Four skiers presumed dead in Norway avalanche

A car belonging to four missing skiers is parked in Tamokdalen, northern Norway. Rescue workers resumed the search for the skiers on Blabaerfjellet mountain after a break due to bad weather. (EPA Photo)
Updated 04 January 2019
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Four skiers presumed dead in Norway avalanche

  • The skiers, three Finnish men and a Swedish woman, were reported missing by a friend on Wednesday
  • Doctor Mads Gilbert of the University Hospital of North Norway stressed that the chances of survival in such cases could be counted in minutes, not hours

OSLO: Norwegian authorities said Friday they had given up hope of finding four Finnish and Swedish cross-country skiers alive after they appeared to have been caught in an avalanche in the Arctic two days ago.
The skiers, three Finnish men and a Swedish woman, were reported missing by a friend on Wednesday around 4:00 p.m. (1500 GMT) in Tamokdalen in Troms county, northern Norway.
Bad weather in the region has complicated the search, but a helicopter rescue team on Friday detected two transponder signals in the region hit by the avalanche.
“This confirms our assumption that the missing were swept away by the avalanche,” Troms police commissioner Astrid Nilsen told reporters.
“We do not consider it feasible that any of the four could have survived,” she said, noting that almost two days had passed since the avalanche.
Doctor Mads Gilbert of the University Hospital of North Norway stressed that the chances of survival in such cases could be counted “in minutes, not hours.”
“We are absolutely convinced that there is no medical basis to continue to search for (these people) as if they were still alive,” he said.
Norwegian police did not disclose the identities of the four, but said they were all in their thirties.


Germany in push to resurrect talks with Taliban

Updated 31 min 1 sec ago
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Germany in push to resurrect talks with Taliban

  • Only the Afghans ‘can decide upon the future of their country’

KABUL, BERLIN: Germany, a leading donor and member of the NATO-led coalition in Afghanistan, has been talking with the Taliban and the Afghan government in an effort to restart peace talks to end 18 years of conflict, officials said.

While the Taliban have been talking with US officials since October about withdrawal of international troops, they have so far refused formal talks with the Western-backed government, which they dismiss as a “puppet” regime.

Berlin’s special representative for Afghanistan and Pakistan, Markus Potzel, has visited Kabul for talks with the Afghan government and met Taliban officials in Doha at least twice this month.

“The current chance for a process toward a more peaceful Afghanistan should not be missed. If the friends of Afghanistan — and Germany is one of them — together can help in this effort, then we should do it,” Potzel said.

“In the end, only the Afghans themselves, including the Taliban, can decide upon the future of their country.”

The chief US negotiator in Afghanistan, Zalmay Khalilzad, in March said that a draft agreement had been reached on a withdrawal of US forces in exchange for a commitment by the Taliban to cut ties with militant groups such as Al-Qaeda.

But there has been no agreement yet on a cease-fire or a start to talks between the Afghan government and the Taliban, both seen as key conditions for a settlement.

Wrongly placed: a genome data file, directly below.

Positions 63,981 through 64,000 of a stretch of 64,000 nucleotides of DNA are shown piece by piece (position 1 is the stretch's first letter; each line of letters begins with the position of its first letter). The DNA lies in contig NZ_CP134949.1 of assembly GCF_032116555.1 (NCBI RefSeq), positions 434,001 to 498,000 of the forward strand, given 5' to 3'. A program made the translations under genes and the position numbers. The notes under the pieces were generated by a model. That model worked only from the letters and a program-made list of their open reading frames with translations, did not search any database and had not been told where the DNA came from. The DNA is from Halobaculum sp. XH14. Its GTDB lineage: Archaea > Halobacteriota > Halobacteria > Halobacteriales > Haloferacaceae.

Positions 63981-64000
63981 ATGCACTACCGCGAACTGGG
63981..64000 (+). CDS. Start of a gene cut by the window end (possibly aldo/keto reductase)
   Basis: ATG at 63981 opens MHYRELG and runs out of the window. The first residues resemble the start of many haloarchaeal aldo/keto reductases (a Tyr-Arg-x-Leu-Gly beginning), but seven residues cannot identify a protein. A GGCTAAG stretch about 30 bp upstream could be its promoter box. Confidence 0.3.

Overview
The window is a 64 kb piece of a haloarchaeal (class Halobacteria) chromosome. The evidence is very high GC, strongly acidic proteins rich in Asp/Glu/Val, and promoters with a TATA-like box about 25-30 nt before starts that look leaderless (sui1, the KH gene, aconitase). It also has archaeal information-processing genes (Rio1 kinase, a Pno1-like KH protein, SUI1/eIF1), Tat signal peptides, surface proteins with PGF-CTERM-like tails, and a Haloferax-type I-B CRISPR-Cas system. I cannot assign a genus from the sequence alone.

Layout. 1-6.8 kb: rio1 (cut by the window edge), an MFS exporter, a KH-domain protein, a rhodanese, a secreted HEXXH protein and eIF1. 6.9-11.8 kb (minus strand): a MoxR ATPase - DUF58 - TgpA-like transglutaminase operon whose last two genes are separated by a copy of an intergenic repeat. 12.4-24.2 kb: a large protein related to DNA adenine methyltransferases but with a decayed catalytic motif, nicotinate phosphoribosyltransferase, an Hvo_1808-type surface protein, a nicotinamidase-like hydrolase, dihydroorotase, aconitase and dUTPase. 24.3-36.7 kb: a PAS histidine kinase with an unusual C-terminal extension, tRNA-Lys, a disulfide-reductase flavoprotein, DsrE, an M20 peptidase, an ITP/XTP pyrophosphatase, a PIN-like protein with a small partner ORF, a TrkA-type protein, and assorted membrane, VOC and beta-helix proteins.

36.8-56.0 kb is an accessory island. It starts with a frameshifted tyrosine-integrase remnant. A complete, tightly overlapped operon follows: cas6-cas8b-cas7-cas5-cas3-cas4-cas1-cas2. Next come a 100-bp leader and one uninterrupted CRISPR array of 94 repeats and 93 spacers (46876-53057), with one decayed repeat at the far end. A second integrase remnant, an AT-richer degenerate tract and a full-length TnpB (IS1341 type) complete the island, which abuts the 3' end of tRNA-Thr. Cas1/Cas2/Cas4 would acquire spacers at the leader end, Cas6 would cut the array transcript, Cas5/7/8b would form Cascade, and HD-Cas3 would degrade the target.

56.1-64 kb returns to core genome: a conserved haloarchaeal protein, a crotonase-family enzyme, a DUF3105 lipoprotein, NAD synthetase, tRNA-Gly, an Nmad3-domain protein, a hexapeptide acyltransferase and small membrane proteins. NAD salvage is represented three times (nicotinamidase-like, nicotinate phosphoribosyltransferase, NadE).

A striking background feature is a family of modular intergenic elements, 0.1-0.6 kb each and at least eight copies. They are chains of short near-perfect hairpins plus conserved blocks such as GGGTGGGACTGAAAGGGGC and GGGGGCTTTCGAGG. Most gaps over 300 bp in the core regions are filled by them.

An Afghan delegation had been due to meet Taliban officials in the Qatari capital Doha last month to build the basis for possible negotiations, but the meeting was canceled at the last minute after a dispute over the number of participants.

FASTFACT

 

● At least 3,804 Afghan civilians were killed in the war last year. ● 14,000 US troops are still stationed in Afghanistan.

“We realize that US-Taliban talks will gain momentum only if the insurgent leaders start engaging with the Afghan representatives,” a senior German official said, speaking on condition of anonymity.

Sohail Shaheen, a spokesman for the Taliban’s political office in Doha, said that Germany was one among several countries to have offered help to seek a peaceful resolution. 

The EU and Indonesia are among those to have offered help, another Taliban official said, declining to be named.

Discussions were held with Germany about an Afghan-Taliban meeting in Germany but no decision has been made, Shaheen told Reuters.

 

Captives subjected to abuse

Afghan captives held by the Taliban have been subjected to abuse, ill-treatment and actions that may amount to torture, the UN said on Sunday.

The UN Assistance Mission in Afghanistan said it interviewed 13 detainees from a group of 53 recently rescued from the Taliban, mainly members of Afghan forces but also civilians and government officials captured by the insurgents.

The group was freed on April 25 when Afghan troops raided a Taliban-run detention facility in the Khas Uruzgan district in southern Uruzgan province.

Most of the captives were held since 2018, with three since 2016, the UNAMA statement said, adding they were kept in poor conditions and subjected to forced labor. It cites the detainees as saying that the Taliban killed some of their captives.

“I am gravely concerned about these serious allegations of ill-treatment, torture and unlawful killing of civilians and security personnel, as well as the deplorable conditions of detention,” said Tadamichi Yamamoto, the head of UNAMA.

The detainees were shackled while in captivity and almost all said they were beaten. The Taliban told them it was punishment for supporting the government, working with the Americans or fighting the insurgents.